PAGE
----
Veterans Attorney Jim Fausone Comments on VA’s Goal of Ending Veteran Homelessness




Legal Help for Veterans is a law firm helping veterans get the benefits they deserve.

Northville, MI (Law Firm Newswire) December 30, 2015 – The Department of Veterans Affairs and the government are likely to fall short of their goal of eliminating veteran homelessness by the end of 2015.

According to a report released on Nov. 19, the Department of Housing and Urban Development estimates there were nearly 48,000 homeless veterans across the United States as of Jan. 2015. The number marks a 4 percent drop from 2014, but a decline of more than 27,000 people since 2010.

Officials said that missing the goal should not take away from the significant progress that has been made since the target was originally set in 2010. They also claimed the number of homeless veterans has likely dropped even further since the count was logged 11 months ago.

“In order to eradicate the problem for good, the VA should address the root causes of veteran homelessness, such as mental health and employment,” said Jim Fausone, a Michigan veterans attorney. “The ultimate goal of the VA’s homelessness prevention initiatives should be to ensure veterans have the opportunity to lead independent lives rather than simply being given government-sponsored homes.”

The latest numbers indicate veterans comprise about 10 percent of the adult homeless population. They are also more than twice as likely to become homeless as the rest of the population.

A variety of factors contribute to chronic veteran homelessness, including mental health issues such as PTSD, trouble with reintegrating into civilian life and difficulty in finding quality employment.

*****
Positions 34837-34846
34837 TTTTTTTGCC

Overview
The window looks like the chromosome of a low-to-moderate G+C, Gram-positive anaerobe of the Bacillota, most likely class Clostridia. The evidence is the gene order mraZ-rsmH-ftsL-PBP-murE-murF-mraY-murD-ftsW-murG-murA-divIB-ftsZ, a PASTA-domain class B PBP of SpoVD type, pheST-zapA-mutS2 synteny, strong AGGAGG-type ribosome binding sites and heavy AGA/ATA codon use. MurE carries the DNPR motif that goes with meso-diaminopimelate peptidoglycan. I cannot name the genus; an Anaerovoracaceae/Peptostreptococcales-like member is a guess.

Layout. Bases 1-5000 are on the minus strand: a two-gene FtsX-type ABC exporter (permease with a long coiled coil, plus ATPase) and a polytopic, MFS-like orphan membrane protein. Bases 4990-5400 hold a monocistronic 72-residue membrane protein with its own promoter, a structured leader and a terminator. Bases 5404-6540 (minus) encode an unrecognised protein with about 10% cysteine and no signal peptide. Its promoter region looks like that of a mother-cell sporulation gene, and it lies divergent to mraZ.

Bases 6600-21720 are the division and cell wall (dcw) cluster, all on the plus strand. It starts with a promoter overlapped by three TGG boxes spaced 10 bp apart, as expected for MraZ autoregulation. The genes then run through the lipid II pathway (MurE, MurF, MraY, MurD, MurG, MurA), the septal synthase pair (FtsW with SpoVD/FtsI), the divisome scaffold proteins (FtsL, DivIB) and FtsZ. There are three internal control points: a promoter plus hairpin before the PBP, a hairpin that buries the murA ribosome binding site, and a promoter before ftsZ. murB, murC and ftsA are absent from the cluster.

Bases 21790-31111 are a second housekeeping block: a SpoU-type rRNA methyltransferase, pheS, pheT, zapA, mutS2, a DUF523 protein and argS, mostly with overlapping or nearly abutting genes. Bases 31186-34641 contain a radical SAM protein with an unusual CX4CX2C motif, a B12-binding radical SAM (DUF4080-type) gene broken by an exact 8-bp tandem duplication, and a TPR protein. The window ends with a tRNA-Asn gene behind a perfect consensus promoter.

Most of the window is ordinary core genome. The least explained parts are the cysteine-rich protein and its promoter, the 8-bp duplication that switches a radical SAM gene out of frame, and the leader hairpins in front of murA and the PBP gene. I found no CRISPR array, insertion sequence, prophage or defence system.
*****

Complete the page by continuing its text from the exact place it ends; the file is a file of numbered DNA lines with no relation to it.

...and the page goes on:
However, White House and VA officials are confident that the goal of ending veteran homelessness is realistic. In November, Virginia became the first state to officially end chronic veteran homelessness. They predicted more states will soon follow. Michigan currently has 1,067 homeless veterans, which make up between 1 to 2.9 percent of the nation’s total.

In 2014 the VA spent around $1.5 billion on veteran homelessness, according to the House Committee on Veterans’ Affairs staff. The estimate shows that the amount has skyrocketed from around $376 million in 2009. However, thousands of veterans are still on the streets.

“VA spending on housing initiatives has outpaced the overall reduction in veteran homelessness, which raises questions about the effectiveness of the VA’s strategy,” said Fausone. “Although progress has been made, the country still has a long way to go in ending veteran homelessness. Continued focus and urgency are needed to solve the problem permanently.”

Learn more at Legal Help for Veterans, PLLC 41700 West Six Mile Road, Suite 101 Northville, MI 48168 Toll Free Phone: 800.693.4800
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